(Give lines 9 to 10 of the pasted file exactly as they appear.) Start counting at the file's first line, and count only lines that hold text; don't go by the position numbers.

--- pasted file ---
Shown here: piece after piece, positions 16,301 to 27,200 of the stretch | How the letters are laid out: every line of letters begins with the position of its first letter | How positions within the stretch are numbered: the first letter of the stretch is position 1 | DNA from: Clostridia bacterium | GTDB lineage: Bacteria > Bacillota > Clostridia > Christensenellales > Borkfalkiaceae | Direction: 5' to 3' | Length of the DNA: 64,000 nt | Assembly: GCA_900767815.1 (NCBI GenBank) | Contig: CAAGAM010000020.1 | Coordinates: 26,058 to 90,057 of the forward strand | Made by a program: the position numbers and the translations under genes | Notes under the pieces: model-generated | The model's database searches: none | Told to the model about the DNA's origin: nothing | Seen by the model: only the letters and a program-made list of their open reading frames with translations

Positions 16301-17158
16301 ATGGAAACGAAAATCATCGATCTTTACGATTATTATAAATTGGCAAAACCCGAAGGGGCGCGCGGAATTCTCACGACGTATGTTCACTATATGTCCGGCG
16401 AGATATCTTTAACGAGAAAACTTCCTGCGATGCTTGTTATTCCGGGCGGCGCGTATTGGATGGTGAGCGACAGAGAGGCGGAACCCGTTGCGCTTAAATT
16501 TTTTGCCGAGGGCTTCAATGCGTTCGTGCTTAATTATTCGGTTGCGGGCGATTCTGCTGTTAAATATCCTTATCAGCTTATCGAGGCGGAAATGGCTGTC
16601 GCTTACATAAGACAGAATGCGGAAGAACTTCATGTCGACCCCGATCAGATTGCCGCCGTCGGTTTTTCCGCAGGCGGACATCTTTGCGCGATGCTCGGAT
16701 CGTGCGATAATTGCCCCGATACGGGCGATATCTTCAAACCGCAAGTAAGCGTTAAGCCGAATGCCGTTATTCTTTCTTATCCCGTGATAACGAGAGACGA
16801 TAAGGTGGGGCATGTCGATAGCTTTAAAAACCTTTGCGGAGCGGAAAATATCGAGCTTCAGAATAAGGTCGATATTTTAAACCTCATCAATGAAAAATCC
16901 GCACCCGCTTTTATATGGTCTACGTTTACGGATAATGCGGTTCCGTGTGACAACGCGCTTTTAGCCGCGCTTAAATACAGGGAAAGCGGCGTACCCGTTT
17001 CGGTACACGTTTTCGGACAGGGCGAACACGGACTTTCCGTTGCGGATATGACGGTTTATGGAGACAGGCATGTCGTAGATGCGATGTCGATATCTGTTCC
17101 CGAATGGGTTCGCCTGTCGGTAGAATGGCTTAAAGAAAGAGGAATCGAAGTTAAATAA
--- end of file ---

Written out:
16901 GCACCCGCTTTTATATGGTCTACGTTTACGGATAATGCGGTTCCGTGTGACAACGCGCTTTTAGCCGCGCTTAAATACAGGGAAAGCGGCGTACCCGTTT
17001 CGGTACACGTTTTCGGACAGGGCGAACACGGACTTTCCGTTGCGGATATGACGGTTTATGGAGACAGGCATGTCGTAGATGCGATGTCGATATCTGTTCC